One of the many concepts, techniques and strategies I teach is premixing your palette, whether working in the studio or in the field. I often encounter resistance to this idea, but more often than not, once students try it, they understand and appreciate the advantage it gives them. Why is premixing helpful?
Premixing requires the artist to think about and analyze the colors she plans to use in advance, rather than on the fly. The first way in which this is useful is in establishing a color harmony. Color, like all other aesthetic choices we make in our work, requires a considered approach. Just as we cannot rely on Nature to compose for us, we also cannot rely on it to establish a compelling color harmony. This requires thought and usually editing. Even if your desire is to create a naturalistic landscape, you will need to edit the local color you see into a more harmonious, focused statement. Premixing gives the artist an opportunity to think about what local color is wanted and what can be discarded, what colors will be ‘the star of the show’ and what colors will play a supporting role.
The second way in which premixing can assist the artist is in establishing an organized plan of execution for the painting. Mixing color with purpose and with a plan is the key. When we do this, we analyze what value, temperature and chroma we need for each hue, and we have a better chance of mixing accurately and cleanly.
The organizing principle I recommend is Carlson’s Theory of Angles. Using Carlson’s Theory we identify groups of hues within the four planes in the landscape—sky, ground, slanted planes, and uprights. The advantage of this method is that the artist begins by thinking about where these colors occur in the landscape. And of course, that affects what value, temperature and chroma they are! So organizing your mixes this way encourages exactly the kind of analysis we need to determine the correct variations of each color within our color harmony.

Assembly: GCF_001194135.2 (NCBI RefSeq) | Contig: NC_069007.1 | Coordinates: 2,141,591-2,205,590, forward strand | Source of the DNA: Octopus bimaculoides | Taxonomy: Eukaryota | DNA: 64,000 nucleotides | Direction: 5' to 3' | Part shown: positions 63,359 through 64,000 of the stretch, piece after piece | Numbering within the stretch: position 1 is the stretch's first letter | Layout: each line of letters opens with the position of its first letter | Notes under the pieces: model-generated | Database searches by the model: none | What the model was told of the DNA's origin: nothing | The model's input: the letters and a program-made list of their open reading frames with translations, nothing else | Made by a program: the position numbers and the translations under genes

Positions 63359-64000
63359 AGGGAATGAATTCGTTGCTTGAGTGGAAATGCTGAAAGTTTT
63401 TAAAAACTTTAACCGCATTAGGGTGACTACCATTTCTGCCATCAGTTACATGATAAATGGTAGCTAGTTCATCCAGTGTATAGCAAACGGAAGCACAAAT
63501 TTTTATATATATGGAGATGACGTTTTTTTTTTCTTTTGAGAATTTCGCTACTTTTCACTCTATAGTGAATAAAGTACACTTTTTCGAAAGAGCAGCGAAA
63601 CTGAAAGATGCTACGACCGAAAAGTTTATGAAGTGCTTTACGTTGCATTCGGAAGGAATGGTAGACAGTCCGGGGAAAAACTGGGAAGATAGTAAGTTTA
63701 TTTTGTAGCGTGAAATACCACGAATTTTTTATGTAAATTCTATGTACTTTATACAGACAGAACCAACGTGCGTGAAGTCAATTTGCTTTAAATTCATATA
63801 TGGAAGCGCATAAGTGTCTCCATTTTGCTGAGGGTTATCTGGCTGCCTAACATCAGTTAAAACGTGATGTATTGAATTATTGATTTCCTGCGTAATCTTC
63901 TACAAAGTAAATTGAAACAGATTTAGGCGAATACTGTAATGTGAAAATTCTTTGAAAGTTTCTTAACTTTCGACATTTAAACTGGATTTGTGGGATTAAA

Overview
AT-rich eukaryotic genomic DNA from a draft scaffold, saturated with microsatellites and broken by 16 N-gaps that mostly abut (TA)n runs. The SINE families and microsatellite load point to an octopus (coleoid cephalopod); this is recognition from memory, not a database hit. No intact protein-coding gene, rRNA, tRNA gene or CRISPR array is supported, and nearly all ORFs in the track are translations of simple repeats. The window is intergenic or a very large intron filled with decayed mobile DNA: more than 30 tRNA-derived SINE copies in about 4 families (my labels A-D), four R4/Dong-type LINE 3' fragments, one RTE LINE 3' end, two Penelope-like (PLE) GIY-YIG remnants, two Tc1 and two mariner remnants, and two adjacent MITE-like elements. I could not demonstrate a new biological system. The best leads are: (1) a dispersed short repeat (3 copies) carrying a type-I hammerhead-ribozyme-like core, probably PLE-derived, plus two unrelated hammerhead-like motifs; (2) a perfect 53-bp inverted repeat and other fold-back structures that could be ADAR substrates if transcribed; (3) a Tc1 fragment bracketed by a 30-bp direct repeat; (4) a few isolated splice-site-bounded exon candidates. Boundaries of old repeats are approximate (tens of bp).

Also, once you have premixed, your palette will have these four distinct groups of colors organized right before you as you begin to paint.
The objection I hear most often to premixing is that taking the time to premix colors in advance will take away from painting time, or if done in the field, will take up time while conditions may be changing. Of course, neither of these objections makes much sense because in order to paint we must mix color. The question is not if we will mix, the question is when we will mix.
Although I certainly can understand the impatience to start painting, particularly when working outdoors, I know from many years of experience that the results will be better the more planning and thinking I do before putting the first stroke on my canvas. Premixing allows you to approach execution of your work in an analytical way. Once that is done, the actual painting usually proceeds more smoothly and quickly, free from trial and error and on the fly decision making. Of course, you will need to make modifications to your premixed palette as you go, but the majority of the work will be done and you will have a much clearer plan for its execution.
P.S. Our six week online class The Strong Start starts April 13th! In this class you will learn the concepts, techniques and strategies that can give you the strongest possible start to your work, both in the studio and outdoors. Strong starts make for strong finishes! Join us!